Kid Drownings

After decades of failure, the well-intentioned still don't get it

People often tell Donohue that drowning-prevention efforts are too graphic. But he says, "If people want to see graphic, they can come down here and I will show them what I have to do to these kids."

"Here, let me show you," he says, as he goes into another room, returning with a box of medical equipment, and assembling the pieces. He puts a long tube into a syringe about four inches in circumference and says, "This gets stuck down your baby's throat and into its stomach." Then, a small metal piece gets forced into the mouth of the child, to open an airway. "I stick this down their throat and pull out this," he says, and he demonstrates how he gets the trachea clear.

He holds up the tube with the syringe. "We suck the water out with the syringe." He holds up the syringe and pantomimes jamming the tube down an infant's esophagus, and draws imaginary water out of the tube with the enormous syringe. His eyes focus on a baby that isn't even on the Formica table. He is looking at a memory of every child he has done this to, mostly to no avail. He runs his hand through his thick, reddish-brown hair, pausing for a minute before continuing to work on his "patient."

Sharon Marksbury says fixing the pool after a child drowns is too late.
Jackie Mercandetti
Sharon Marksbury says fixing the pool after a child drowns is too late.
Through research and funding, Cathy Bischoff's Tobacco Education and Prevention Program was able to drop the teen smoking rate by 24 percent.
Irvin Serrano
Through research and funding, Cathy Bischoff's Tobacco Education and Prevention Program was able to drop the teen smoking rate by 24 percent.

He pulls out a bright blue plastic case that holds a wide-bore needle the thickness of a pencil lead. "This gets stuck into your baby's bone. And we pour drugs in through that." All of these steps are to get a heartbeat and start the child breathing again. But it is not always good news when those things happen. He stops, and says, "Now think about the neurological state your baby's got to be in to accept all of this. They're dead. They're just looking for the light."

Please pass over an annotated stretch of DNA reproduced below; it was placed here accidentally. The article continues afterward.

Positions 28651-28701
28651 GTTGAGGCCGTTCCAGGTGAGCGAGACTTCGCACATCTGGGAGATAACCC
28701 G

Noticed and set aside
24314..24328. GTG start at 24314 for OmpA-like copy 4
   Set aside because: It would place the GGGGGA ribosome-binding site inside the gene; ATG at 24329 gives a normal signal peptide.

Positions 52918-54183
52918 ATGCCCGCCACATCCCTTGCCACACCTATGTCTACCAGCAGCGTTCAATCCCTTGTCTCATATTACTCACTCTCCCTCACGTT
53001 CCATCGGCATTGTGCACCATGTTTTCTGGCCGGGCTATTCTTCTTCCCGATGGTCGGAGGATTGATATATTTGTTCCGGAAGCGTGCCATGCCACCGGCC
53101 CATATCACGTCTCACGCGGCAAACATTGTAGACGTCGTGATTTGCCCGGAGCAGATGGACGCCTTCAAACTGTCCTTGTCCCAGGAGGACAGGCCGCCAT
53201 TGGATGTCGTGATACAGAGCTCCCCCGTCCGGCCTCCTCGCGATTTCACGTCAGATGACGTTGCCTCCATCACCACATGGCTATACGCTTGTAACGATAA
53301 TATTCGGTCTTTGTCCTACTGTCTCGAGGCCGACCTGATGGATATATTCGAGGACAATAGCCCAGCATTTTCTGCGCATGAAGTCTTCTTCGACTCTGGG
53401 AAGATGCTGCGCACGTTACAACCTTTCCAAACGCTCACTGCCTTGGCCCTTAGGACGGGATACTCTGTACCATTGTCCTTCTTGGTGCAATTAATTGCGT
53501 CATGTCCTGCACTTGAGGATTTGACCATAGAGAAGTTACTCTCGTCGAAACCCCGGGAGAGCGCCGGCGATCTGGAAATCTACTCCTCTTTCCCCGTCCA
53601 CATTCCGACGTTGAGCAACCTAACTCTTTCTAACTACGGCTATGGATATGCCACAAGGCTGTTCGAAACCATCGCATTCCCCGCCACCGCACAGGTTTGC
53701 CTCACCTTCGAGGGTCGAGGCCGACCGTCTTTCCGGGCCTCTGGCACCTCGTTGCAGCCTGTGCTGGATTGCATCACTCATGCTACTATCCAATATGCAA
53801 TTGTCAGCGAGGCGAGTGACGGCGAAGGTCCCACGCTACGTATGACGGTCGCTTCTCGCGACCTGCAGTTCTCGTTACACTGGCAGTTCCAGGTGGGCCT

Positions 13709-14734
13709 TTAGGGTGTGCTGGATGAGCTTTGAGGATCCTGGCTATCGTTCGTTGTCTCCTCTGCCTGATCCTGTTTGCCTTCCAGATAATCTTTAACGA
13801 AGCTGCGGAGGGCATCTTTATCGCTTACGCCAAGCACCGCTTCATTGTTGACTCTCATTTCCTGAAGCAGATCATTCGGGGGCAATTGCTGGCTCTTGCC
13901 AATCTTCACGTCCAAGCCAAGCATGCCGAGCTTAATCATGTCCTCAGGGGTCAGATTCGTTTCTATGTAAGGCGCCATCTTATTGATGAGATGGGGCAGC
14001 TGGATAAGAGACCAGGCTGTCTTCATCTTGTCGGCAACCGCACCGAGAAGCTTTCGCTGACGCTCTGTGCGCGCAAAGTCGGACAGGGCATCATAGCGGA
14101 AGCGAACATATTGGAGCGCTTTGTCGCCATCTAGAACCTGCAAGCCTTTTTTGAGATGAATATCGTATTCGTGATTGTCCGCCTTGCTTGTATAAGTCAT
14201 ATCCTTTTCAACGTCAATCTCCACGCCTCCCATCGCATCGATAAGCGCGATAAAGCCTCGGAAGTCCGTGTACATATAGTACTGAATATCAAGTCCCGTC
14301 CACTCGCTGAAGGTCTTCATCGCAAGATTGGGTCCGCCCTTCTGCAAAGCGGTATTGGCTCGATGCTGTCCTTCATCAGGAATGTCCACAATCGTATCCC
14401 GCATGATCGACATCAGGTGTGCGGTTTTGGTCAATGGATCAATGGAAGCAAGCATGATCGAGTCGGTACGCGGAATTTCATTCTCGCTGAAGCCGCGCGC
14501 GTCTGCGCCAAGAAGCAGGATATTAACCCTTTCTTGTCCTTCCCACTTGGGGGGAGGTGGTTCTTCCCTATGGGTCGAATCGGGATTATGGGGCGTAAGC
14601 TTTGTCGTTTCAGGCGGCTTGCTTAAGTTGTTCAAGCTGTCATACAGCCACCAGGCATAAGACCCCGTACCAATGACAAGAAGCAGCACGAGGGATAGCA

According to Donohue, in most cases, by the time they get to these steps, it is too late. "You can usually pump enough drugs into these kids to get their heart started. And then you're the hero -- everyone loves you."

But things sometimes change when the parent has to deal with the real-life ramifications of their now-brain-damaged baby. "The next week, they hate you, because look at what you saved."

A member of the Station 25 crew brings out a navy blue canvas gym bag. It reads: "Pediatrics." Inside are several color-coded nylon zipper bags.

Donohue pulls out the yellow bag, on which is written "2-3 year olds" in black marker. He picks it up gingerly, as if it is painful to hold. "This is the one you don't want to get. This is the drowning bag." He opens the bag and shows the contents: pre-measured drug dosages, tiny intubation tubes, and other items that should never be that small.

The sheer volume of drowning calls is taking its toll on the C Shift. The friendly, helpful firefighters turn into a frustrated, angry lot the longer they talk about this subject.

"We need to get pissed on TV when they ask us about it. Everyone thinks that since we're firemen, we should be nice all of the time, but we've got to start saying, Hey, watch your kids or they're going to die,'" says Leon.